4. Bill Belichick going for it on 4th-and-13 (Super Bowl XLII)

You might remember the 18-0 and heavily favored Patriots lost this game by a mere three points after Eli Manning went on his miracle drive with David Tyree and Plaxico Burress. What you might not remember is that in the third quarter, Belichick had a chance to extend the Pats’ 7-3 lead with a 48-yard field goal attempt by Stephen Gostkowski. He instead went for it on fourth-and-13, an attempt that failed. Belichick’s defenders point out that Gostkowski’s longest FG that season was only 45 yards, but the chances of him tacking on an extra 3 yards had to be better than converting fourth-and-13 against the Giants. Chalk this one up to simple arrogance and the Patriots refusing to acknowledge deep into the game that the Giants had them in a dogfight where every point mattered.

Matt Ryan is sacked by Trey Flowers in the fourth quarter of Super Bowl LI. The 28-3 taunts are still here. (Getty Images).
Matt Ryan is sacked by Trey Flowers in the fourth quarter of Super Bowl LI. The 28-3 taunts are still here. (Getty Images).

3. Kyle Shanahan’s entire second half of play-calling (Super Bowl LI)

Shanahan may go on to be a great head coach with the 49ers, but it won’t cause anyone in Atlanta to ever forget what happened in Houston. Then the Falcons offensive coordinator, Shanahan made several crucial mistakes, largely abandoning the run for pass plays that enabled the Patriots to come back from the famous 28-3 deficit. Though the list of missteps is long, we’ll go with the last one. With 4:40 remaining in the game, the Falcons had reached the Patriots’ 22 and still had a 28-20 lead with a win expectancy of 98.1 percent. Instead of playing it safe with three runs that would have either eaten the clock or forced New England to burn its timeouts, Shanahan called for a pass on second down. It resulted in a 12-yard sack of Matt Ryan. A holding penalty on third down completely took Atlanta out of field goal position. Instead of an 11-point lead, the Falcons put the Patriots in a position to finish their comeback.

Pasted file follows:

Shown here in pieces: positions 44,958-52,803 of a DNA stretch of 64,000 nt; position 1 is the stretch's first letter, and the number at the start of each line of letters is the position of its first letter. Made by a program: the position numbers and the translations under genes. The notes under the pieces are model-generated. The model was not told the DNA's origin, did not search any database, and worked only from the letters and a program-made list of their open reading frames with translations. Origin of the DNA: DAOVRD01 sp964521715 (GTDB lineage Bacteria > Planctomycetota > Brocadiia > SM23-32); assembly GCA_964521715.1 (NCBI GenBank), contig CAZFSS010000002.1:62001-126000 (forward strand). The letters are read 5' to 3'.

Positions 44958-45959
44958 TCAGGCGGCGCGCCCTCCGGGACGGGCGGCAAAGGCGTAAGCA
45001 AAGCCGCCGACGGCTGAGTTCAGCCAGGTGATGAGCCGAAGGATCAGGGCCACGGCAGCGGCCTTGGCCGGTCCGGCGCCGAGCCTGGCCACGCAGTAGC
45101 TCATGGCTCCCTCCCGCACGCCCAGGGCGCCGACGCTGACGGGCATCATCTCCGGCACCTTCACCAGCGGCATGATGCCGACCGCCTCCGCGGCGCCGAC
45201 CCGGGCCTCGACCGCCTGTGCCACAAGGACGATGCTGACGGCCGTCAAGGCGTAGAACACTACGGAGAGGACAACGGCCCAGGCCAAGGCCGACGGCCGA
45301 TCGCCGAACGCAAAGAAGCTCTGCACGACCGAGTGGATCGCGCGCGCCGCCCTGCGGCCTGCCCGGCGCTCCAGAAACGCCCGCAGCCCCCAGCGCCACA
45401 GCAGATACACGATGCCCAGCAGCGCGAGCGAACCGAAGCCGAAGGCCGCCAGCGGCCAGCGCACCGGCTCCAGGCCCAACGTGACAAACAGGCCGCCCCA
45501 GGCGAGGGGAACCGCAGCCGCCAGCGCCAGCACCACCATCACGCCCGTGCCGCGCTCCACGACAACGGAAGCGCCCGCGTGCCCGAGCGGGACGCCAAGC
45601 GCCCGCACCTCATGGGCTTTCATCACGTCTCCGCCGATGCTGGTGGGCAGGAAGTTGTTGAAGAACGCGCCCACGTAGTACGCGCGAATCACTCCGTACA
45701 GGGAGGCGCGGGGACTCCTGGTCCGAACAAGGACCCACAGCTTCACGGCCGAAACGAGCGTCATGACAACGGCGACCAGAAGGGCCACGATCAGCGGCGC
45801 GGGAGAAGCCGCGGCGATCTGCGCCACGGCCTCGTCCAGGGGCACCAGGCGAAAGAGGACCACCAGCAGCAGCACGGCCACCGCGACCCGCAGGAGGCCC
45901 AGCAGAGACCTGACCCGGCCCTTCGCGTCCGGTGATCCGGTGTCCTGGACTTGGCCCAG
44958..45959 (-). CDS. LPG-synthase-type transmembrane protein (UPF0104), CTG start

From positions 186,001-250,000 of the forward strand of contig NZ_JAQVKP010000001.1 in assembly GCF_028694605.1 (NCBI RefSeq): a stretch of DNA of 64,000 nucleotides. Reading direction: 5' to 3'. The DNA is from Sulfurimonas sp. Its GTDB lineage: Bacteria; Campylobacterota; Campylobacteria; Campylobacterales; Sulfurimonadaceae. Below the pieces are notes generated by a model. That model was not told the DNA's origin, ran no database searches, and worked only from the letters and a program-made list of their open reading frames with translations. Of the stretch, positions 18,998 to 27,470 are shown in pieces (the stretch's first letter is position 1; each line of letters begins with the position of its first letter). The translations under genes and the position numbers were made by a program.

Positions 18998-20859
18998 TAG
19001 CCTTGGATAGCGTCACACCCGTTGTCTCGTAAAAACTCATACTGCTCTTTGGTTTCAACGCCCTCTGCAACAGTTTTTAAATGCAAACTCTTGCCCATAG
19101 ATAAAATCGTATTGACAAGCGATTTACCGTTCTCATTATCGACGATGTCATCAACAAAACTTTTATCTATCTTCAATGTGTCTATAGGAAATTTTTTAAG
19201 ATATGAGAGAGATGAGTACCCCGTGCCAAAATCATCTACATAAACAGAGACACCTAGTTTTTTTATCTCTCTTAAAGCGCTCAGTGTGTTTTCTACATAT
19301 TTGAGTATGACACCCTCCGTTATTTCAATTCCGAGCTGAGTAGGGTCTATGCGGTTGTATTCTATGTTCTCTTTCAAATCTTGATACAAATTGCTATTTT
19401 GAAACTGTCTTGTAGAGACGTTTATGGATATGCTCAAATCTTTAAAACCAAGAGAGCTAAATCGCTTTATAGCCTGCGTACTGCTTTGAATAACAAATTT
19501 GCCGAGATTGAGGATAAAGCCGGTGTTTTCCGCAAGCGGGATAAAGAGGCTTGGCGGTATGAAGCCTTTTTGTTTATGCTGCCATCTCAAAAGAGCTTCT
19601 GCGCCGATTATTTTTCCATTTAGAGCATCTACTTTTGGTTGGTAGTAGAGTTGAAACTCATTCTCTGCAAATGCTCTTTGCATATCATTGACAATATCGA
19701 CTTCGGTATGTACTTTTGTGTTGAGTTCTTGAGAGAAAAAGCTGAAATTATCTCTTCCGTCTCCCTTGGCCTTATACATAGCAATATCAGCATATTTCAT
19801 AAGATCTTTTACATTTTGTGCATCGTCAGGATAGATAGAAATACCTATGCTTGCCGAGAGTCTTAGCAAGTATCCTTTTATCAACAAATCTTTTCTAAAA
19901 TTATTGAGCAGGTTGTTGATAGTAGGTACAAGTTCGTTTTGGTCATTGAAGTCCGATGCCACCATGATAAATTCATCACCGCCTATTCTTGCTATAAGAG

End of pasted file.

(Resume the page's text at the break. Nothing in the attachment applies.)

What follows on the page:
2. Forrest Gregg calls 4 straight plays for no gain on first-and-goal (Super Bowl XVI)

As part of the Packers’ famed offensive line during the Ice Bowl, it should have come as no surprise that Gregg would like running the ball into the end zone on goal-to-go situations. But the Cincinnati coach’s insistence on running may have cost the Bengals this Super Bowl. After trailing San Francisco 20-0, Cincinnati scored a touchdown and then was poised to cut the lead further after earning a first-and-goal from the Niners’ 3. Pete Johnson got the first two carries and was stuffed. A third-down pass from Ken Anderson to Charles Alexander was sniffed out for no gain and then, on fourth down, Gregg went back to Johnson for — what else? — no gain. Though you’ll see us hammering another coach for not running the ball in the next item, Gregg’s crime here was being so predictable. The Niners had keyed on Johnson all afternoon and he was not nearly the caliber of running back mentioned next.

1. Pete Carroll doesn’t give the ball to Marshawn Lynch (Super Bowl XLIX)

Has so much ever ridden on one play in the Super Bowl? If Carroll doesn’t get cute on second-and-goal from the 1 and simply hands the ball to one of the best running backs of the era, the Seahawks likely win their second straight Super Bowl and Belichick-Brady’s Super Bowl drought reaches an even 10 years. Instead, Carroll called for Russell Wilson to throw a slant to Ricardo Lockette and, well, you and Malcolm Butler know the rest of the story. With 26 seconds left and one timeout remaining, it was a risk the Seahawks didn’t need to take. Carroll, Wilson and Seahawks fans will see that interception in their nightmares for the rest of their lives.